Four protesters were in custody Monday afternoon in Itasca County after tampering with equipment along Enbridge's oil pipeline corridor across northern Minnesota.
The pipeline protesters, who call themselves the Four Necessity Valve Turners, posted a video to their Facebook page showing their actions to close valves on Enbridge's pipelines at noontime Monday.
Itasca County Sheriff Vic Williams said four people were in custody in connection with the incident. The county jail said it is holding Daniel Yildirim, 32, of Viroqua, Wis., on suspicion of trespassing.
"We are in the very early stages of the investigation," he said. Williams said he isn't sure if the protesters actually shut down the oil flow.
The group in a statement said it turned off the valves of three of the pipelines. Besides Yildirim, the group said the other participants were Michele Naar Obed of Duluth, Allyson Polman of Texas and Brenna Cussen Anglada of Wisconsin.
Diane Leutgeb Munson, a spokeswoman for the group, said it was her understanding that the protesters contacted Enbridge before turning the valves for safety reasons and "to give Enbridge the opportunity to turn it off themselves."
The protesters claimed on their Facebook page that Enbridge's Line 4 had been off for 45 minutes.
Enbridge declined to confirm that any of its pipelines were shut down. In a statement, the Calgary, Alberta-based company said: "The actions taken to trespass on our facility and tamper with energy infrastructure were reckless and dangerous."
Neither Enbridge nor the Itasca County Sheriff's Office disclosed the location of the incident. The protesters' statement said it was in Blackberry Township.
Enbridge runs six pipelines across northern Minnesota to its terminal in Superior, Wis., the largest conduit of Canadian oil into the United States. The company's $2.6 billion plan to replace its current Line 3 in Minnesota with a new pipeline has been highly controversial.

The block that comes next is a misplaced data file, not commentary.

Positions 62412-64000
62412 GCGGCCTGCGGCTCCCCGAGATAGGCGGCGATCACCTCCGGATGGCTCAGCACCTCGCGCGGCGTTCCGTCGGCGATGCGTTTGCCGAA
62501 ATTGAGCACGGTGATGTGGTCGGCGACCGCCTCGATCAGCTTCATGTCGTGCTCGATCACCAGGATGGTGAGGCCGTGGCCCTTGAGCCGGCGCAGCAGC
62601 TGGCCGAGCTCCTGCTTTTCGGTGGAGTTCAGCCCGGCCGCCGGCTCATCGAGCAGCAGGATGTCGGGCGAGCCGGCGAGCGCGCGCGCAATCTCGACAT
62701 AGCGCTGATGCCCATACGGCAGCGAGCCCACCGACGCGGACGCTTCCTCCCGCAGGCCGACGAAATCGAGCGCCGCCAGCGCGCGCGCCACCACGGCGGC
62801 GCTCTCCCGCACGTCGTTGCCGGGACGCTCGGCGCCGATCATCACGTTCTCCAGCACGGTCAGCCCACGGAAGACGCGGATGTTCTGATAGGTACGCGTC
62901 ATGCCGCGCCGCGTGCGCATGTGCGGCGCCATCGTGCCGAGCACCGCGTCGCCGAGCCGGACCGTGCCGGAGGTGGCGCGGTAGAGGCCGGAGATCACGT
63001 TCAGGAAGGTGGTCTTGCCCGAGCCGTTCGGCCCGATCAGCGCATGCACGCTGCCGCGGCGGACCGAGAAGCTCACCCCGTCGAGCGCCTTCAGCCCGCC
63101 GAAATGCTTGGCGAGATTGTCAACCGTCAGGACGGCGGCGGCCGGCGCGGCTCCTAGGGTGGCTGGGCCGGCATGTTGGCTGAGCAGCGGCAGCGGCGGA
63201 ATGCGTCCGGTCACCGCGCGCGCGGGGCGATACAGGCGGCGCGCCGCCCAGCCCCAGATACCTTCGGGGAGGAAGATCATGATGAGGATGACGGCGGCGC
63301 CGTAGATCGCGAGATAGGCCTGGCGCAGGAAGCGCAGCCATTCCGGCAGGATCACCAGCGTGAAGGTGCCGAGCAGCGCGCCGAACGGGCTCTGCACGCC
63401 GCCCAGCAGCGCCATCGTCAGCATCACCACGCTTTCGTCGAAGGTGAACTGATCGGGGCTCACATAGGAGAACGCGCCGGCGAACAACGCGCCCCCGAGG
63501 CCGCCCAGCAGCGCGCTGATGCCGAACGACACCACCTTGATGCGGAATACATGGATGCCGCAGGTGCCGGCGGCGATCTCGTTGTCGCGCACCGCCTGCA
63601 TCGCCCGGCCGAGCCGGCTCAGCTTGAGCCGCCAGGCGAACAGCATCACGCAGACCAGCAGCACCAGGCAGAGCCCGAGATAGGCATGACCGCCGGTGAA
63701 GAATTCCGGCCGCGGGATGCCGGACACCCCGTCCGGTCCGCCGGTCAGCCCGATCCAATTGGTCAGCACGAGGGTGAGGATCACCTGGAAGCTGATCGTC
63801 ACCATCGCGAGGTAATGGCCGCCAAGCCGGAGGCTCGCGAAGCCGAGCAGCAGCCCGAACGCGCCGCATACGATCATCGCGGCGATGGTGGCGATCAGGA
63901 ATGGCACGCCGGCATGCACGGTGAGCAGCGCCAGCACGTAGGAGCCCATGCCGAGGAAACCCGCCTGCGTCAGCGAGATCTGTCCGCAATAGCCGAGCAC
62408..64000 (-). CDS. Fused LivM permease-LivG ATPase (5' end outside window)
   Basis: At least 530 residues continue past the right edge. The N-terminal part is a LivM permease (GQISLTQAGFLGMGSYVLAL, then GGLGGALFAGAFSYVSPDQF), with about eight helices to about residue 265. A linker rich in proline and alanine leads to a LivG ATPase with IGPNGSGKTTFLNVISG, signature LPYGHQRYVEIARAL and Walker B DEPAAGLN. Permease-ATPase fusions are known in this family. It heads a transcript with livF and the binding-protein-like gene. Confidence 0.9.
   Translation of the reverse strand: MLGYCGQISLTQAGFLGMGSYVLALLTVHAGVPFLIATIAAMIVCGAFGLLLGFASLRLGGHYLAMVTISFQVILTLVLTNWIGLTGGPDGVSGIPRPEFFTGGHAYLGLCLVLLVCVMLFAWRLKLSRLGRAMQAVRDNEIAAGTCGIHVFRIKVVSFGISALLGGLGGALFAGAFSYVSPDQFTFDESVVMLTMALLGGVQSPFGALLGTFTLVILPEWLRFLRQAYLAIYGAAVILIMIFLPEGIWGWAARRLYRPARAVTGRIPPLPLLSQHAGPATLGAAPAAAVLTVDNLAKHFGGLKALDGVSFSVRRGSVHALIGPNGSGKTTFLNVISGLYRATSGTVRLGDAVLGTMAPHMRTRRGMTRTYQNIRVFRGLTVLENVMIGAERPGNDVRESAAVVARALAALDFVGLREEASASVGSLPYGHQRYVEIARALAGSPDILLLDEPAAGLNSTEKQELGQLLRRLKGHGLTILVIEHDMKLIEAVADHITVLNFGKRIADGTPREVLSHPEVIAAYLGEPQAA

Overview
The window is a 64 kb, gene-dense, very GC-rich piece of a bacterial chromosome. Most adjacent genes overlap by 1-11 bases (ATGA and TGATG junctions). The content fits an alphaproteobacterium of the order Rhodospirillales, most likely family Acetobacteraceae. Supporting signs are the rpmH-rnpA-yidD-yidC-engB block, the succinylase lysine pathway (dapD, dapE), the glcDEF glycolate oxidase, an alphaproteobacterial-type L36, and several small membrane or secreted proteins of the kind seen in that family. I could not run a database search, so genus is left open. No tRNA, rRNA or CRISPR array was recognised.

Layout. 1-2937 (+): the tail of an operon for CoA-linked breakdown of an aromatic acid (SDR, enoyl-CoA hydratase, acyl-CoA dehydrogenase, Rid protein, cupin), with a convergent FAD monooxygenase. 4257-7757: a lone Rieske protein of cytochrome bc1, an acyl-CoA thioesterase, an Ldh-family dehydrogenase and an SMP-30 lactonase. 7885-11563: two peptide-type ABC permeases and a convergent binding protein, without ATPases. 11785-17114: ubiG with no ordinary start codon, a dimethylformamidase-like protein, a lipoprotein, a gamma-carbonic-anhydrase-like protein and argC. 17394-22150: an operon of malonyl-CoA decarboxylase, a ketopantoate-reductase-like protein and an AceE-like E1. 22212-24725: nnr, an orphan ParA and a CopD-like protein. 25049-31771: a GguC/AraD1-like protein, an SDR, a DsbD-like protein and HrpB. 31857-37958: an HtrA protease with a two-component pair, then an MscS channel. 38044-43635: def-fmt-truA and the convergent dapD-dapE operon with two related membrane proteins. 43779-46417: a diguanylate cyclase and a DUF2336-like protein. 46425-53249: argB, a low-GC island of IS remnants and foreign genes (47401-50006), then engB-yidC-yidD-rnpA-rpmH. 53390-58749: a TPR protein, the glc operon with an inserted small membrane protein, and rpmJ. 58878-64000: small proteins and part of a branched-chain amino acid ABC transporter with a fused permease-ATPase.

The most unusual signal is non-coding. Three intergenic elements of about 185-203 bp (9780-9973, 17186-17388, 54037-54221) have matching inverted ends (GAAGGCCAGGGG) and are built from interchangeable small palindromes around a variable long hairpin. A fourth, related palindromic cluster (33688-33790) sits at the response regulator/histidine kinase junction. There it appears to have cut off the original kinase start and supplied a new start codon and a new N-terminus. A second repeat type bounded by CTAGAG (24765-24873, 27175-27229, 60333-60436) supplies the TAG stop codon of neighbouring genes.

The Four Necessity Valve Turners described themselves on their Facebook page as a group in the tradition of the Catholic Worker movement that is taking a stand against the "climate crisis" brought on by oil use.
"Each [of us] feel personally called to step into responsibility by standing in the way of this deadly fossil fuel industry, which benefits the few at the expense of all life, especially those who are the most vulnerable," they said in a letter posted on the site.
Enbridge, in its statement, said: "The people involved [in the incident on Monday] claimed to be protecting the environment, but they did the opposite. Their actions put themselves, first responders, neighboring communities and land owners at risk."
In October 2016, Seattle-based activists broke into Enbridge property about 35 miles northwest of Bemidji and turned valves on two pipelines.
In that case, too, the protesters informed Enbridge ahead of time and videotaped themselves.
Three of them were charged with felony property damage. But the charges were thrown out last October by Clearwater County District Judge Robert Tiffany, who ruled there was not enough evidence to prove property damage.
The Minnesota Public Utilities Commission approved Enbridge's new Line 3 in June, though the company must still get several state and federal environmental permits.
Enbridge plans to get construction going this spring in time to finish the pipeline by November.
The current Line 3, built in the 1960s, is corroding and can be operated at only 51 percent of capacity for safety reasons. Enbridge said the new pipeline, which will partly follow a new route, is a necessary safety upgrade and will restore the full flow of oil on Line 3.
Environmental groups and some Ojibwe bands have opposed the new pipeline, saying it would exacerbate climate change and open up a new region of Minnesota's lakes, rivers and wetlands to possible environmental damage from oil spills.